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Introduction to Greek & Roman History

This module is intended as an introduction to central themes in Greek and Roman history from the Greek Archaic Period to the beginning of the Roman Empire under Augustus (AD 14). In the first term the module covers the Archaic (800-500), Classical (500-323), and the Early Hellenistic (323-275) periods of Greek history, during which the Greeks developed political processes (e.g. democracy, laws and foreign policy), ethical values (e.g. liberty, nationalism) and intellectual methods (e.g. philosophical analysis) and imagery (art, architecture, and a written alphabet) which are still influential today. Students are introduced to the main types of evidence for ancient history and to various modern methodologies. No previous knowledge of classical languages or ancient history is assumed. Also covered in the first term is the early history of Rome, the emergence of the Roman consitution, and the birth of the Republic. Term 2 focuses on Roman history and the Roman Republic (where Greek culture, the Greek world and Greek historians continue to play a key role) from the 4th century BC until the birth of the Roman Empire under Augustus. Please note that while the module Greek Culture and Society runs at a parallel time period (term 1), the Roman Culture and Society module is based in the Roman Imperial period (27 BC-ca. 250 AD) with only the reign of Augustus as a common feature. While we encourage interaction between modules, please be careful using materials from the Roman Republic in the Roman Culture and Society module.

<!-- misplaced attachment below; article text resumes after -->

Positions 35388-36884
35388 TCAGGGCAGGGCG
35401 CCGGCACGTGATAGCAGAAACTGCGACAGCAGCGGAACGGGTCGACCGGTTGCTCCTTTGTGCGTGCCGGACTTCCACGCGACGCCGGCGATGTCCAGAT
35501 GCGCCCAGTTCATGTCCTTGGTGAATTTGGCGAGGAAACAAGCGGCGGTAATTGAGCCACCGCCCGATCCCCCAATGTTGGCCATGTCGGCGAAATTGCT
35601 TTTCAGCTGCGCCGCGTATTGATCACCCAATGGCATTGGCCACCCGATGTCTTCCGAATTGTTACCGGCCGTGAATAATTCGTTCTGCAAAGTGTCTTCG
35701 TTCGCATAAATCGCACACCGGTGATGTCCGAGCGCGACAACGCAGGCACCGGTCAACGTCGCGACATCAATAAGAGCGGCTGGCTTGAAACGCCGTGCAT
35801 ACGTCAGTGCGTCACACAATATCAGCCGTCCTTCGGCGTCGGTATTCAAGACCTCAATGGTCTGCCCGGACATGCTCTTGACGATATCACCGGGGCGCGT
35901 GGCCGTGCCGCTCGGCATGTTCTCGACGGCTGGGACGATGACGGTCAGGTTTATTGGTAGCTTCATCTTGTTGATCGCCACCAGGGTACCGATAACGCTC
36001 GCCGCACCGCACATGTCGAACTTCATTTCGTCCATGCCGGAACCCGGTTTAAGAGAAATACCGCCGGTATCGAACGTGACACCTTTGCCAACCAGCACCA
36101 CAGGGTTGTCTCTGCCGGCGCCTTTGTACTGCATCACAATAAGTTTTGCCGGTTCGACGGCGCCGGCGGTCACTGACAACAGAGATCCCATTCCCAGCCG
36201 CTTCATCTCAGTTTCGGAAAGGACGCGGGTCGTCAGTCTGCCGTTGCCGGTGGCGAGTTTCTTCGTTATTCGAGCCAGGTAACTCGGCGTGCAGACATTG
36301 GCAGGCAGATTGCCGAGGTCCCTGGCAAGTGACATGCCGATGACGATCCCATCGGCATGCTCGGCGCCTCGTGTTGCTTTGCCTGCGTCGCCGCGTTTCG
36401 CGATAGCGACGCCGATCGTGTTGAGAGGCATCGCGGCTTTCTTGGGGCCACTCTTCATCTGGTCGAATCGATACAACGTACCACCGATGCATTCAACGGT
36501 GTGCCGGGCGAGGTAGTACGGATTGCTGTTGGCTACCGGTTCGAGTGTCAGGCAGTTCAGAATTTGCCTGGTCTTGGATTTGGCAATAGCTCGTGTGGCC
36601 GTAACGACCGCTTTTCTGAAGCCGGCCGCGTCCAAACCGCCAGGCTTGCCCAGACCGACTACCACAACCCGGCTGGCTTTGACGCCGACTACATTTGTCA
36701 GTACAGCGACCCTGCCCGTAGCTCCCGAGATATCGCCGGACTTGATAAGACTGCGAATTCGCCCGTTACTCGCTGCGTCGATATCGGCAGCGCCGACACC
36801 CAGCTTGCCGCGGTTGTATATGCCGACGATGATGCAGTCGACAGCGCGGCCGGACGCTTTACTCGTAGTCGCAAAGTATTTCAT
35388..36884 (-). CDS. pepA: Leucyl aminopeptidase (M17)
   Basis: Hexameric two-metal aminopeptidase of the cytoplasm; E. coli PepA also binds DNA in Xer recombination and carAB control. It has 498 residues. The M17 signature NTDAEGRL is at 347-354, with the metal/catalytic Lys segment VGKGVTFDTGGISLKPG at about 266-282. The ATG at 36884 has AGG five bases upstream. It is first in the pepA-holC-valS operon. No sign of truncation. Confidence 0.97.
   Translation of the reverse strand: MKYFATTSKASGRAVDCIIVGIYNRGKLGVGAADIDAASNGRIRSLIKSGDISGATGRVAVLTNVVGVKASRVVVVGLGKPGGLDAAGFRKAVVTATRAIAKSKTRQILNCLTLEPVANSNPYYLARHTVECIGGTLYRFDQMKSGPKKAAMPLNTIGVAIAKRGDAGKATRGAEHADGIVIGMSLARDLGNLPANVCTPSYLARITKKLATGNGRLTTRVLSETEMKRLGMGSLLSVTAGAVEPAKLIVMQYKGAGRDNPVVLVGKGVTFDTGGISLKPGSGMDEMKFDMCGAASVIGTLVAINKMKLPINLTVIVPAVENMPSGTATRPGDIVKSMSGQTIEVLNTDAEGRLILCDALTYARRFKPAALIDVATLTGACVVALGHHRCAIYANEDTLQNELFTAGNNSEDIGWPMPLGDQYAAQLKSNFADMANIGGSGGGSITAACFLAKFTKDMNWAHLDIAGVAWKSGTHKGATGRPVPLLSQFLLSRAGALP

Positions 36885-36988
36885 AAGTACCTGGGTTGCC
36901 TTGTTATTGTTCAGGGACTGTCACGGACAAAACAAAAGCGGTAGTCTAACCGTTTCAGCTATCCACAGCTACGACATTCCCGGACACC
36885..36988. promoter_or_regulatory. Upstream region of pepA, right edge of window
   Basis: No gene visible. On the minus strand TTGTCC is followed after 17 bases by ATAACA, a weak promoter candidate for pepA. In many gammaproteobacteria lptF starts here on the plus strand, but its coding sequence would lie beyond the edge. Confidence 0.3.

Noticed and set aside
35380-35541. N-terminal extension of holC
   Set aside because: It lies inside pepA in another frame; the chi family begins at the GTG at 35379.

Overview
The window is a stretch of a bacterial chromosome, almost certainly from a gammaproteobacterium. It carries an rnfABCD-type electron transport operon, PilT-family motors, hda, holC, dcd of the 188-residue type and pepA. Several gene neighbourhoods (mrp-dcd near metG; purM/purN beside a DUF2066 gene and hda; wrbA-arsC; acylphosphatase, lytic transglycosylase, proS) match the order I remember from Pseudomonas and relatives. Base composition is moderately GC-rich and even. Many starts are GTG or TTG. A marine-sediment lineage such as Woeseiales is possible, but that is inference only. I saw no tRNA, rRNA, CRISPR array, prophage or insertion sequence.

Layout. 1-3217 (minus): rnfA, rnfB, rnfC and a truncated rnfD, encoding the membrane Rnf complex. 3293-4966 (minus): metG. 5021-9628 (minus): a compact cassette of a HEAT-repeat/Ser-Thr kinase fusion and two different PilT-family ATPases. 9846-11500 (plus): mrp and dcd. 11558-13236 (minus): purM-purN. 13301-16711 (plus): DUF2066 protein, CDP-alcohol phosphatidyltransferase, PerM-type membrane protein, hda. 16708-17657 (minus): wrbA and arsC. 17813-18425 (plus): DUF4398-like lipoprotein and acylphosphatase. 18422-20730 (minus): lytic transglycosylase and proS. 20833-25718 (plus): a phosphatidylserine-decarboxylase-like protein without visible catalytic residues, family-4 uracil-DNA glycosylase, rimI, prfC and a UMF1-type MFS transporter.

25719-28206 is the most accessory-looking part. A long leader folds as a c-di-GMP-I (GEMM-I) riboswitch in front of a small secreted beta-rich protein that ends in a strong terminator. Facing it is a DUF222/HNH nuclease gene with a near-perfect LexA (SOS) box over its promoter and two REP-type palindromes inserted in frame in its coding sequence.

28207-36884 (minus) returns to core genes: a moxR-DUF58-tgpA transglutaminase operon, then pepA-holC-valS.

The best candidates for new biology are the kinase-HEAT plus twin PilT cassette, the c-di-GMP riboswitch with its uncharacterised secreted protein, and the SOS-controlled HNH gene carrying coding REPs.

While the approach is thematic, the module is also intended to provide a broad chronological understanding of the ancient world, including how different cities related to each other, in terms of government, trade, and social values. For example, who is the greater leader: Pericles, Alexander, or Caesar (two have movies and mini-series, but don't be fooled.....)? Whose governmental reforms do you prefer, those of Kleisthenes or the Gracchi? Who would you rather be, a citizen of Rome, Athens or Sparta? What mode of government do you think is most effective, a democracy, a tyranny or an oligarchy? We will analyse evidence and experience history, through re enactments of battles, key political events, and systems of government (A Spartan Assembly, A Day in a Roman Court with Cicero). This module (in seminars especially) will also address a number of study skills in consolidating lecture materials, analysing different types of evidence, crafting an argument, and presenting ones ideas to a larger group.

This module runs every year.

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